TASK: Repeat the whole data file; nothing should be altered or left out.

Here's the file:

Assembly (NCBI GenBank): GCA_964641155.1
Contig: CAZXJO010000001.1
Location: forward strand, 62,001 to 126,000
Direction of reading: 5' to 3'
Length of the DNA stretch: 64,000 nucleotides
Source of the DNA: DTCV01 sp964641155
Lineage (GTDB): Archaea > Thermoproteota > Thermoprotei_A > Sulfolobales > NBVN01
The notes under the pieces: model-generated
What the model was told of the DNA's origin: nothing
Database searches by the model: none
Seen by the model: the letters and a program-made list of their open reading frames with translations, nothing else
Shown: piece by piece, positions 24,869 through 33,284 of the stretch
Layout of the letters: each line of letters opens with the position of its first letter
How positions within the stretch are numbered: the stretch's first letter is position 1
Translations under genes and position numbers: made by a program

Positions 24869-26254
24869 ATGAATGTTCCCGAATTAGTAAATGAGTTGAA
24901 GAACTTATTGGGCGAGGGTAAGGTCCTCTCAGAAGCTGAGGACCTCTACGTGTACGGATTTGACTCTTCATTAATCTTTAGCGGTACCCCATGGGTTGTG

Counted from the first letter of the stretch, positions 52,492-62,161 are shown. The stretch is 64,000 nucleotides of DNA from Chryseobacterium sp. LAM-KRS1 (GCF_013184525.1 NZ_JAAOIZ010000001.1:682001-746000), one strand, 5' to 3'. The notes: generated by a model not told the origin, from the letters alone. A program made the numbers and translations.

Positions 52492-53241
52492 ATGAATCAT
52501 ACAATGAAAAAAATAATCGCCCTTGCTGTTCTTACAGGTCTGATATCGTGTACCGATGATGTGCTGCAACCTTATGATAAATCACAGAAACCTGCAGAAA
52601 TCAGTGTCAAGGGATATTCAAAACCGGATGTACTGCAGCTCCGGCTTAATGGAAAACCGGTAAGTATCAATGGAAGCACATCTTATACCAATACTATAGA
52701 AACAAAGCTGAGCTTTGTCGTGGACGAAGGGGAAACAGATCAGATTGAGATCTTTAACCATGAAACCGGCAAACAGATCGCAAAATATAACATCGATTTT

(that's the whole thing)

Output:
Assembly (NCBI GenBank): GCA_964641155.1
Contig: CAZXJO010000001.1
Location: forward strand, 62,001 to 126,000
Direction of reading: 5' to 3'
Length of the DNA stretch: 64,000 nucleotides
Source of the DNA: DTCV01 sp964641155
Lineage (GTDB): Archaea > Thermoproteota > Thermoprotei_A > Sulfolobales > NBVN01
The notes under the pieces: model-generated
What the model was told of the DNA's origin: nothing
Database searches by the model: none
Seen by the model: the letters and a program-made list of their open reading frames with translations, nothing else
Shown: piece by piece, positions 24,869 through 33,284 of the stretch
Layout of the letters: each line of letters opens with the position of its first letter
How positions within the stretch are numbered: the stretch's first letter is position 1
Translations under genes and position numbers: made by a program

Positions 24869-26254
24869 ATGAATGTTCCCGAATTAGTAAATGAGTTGAA
24901 GAACTTATTGGGCGAGGGTAAGGTCCTCTCAGAAGCTGAGGACCTCTACGTGTACGGATTTGACTCTTCATTAATCTTTAGCGGTACCCCATGGGTTGTG

Counted from the first letter of the stretch, positions 52,492-62,161 are shown. The stretch is 64,000 nucleotides of DNA from Chryseobacterium sp. LAM-KRS1 (GCF_013184525.1 NZ_JAAOIZ010000001.1:682001-746000), one strand, 5' to 3'. The notes: generated by a model not told the origin, from the letters alone. A program made the numbers and translations.

Positions 52492-53241
52492 ATGAATCAT
52501 ACAATGAAAAAAATAATCGCCCTTGCTGTTCTTACAGGTCTGATATCGTGTACCGATGATGTGCTGCAACCTTATGATAAATCACAGAAACCTGCAGAAA
52601 TCAGTGTCAAGGGATATTCAAAACCGGATGTACTGCAGCTCCGGCTTAATGGAAAACCGGTAAGTATCAATGGAAGCACATCTTATACCAATACTATAGA
52701 AACAAAGCTGAGCTTTGTCGTGGACGAAGGGGAAACAGATCAGATTGAGATCTTTAACCATGAAACCGGCAAACAGATCGCAAAATATAACATCGATTTT